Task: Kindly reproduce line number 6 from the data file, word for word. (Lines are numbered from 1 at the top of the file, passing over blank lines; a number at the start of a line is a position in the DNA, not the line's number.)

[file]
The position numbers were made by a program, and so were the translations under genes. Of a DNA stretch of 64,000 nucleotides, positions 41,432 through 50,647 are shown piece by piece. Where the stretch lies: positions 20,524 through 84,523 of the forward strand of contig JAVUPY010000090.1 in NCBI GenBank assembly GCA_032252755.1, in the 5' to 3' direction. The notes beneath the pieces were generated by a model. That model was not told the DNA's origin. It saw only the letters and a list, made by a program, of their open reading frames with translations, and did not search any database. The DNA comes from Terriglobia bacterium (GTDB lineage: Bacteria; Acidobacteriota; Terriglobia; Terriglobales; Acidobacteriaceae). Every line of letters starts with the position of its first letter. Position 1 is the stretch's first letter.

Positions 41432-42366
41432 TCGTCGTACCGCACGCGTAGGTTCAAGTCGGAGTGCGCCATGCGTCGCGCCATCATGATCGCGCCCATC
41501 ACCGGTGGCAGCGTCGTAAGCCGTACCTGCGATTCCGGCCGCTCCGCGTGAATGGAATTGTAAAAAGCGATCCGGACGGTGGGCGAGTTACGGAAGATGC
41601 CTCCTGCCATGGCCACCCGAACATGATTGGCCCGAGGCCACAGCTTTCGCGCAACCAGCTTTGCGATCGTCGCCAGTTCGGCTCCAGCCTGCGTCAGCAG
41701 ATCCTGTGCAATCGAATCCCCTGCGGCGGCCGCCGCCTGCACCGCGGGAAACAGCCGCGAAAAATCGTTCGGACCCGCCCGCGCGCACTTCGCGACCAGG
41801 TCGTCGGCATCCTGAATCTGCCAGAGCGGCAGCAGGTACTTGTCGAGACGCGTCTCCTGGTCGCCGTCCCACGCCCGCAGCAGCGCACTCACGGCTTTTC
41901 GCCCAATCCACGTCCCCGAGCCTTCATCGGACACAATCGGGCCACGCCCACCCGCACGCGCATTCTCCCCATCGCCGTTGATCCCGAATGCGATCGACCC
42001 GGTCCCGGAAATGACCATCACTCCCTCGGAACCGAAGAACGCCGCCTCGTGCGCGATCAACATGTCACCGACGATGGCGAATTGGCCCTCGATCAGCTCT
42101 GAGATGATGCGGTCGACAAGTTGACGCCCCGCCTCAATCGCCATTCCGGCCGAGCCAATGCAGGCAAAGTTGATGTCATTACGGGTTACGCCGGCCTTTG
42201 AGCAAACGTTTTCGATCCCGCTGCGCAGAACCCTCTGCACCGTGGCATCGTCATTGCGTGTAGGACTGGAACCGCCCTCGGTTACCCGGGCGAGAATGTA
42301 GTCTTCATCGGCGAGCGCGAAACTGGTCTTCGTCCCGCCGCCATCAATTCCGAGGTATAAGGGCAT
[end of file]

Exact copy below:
41701 ATCCTGTGCAATCGAATCCCCTGCGGCGGCCGCCGCCTGCACCGCGGGAAACAGCCGCGAAAAATCGTTCGGACCCGCCCGCGCGCACTTCGCGACCAGG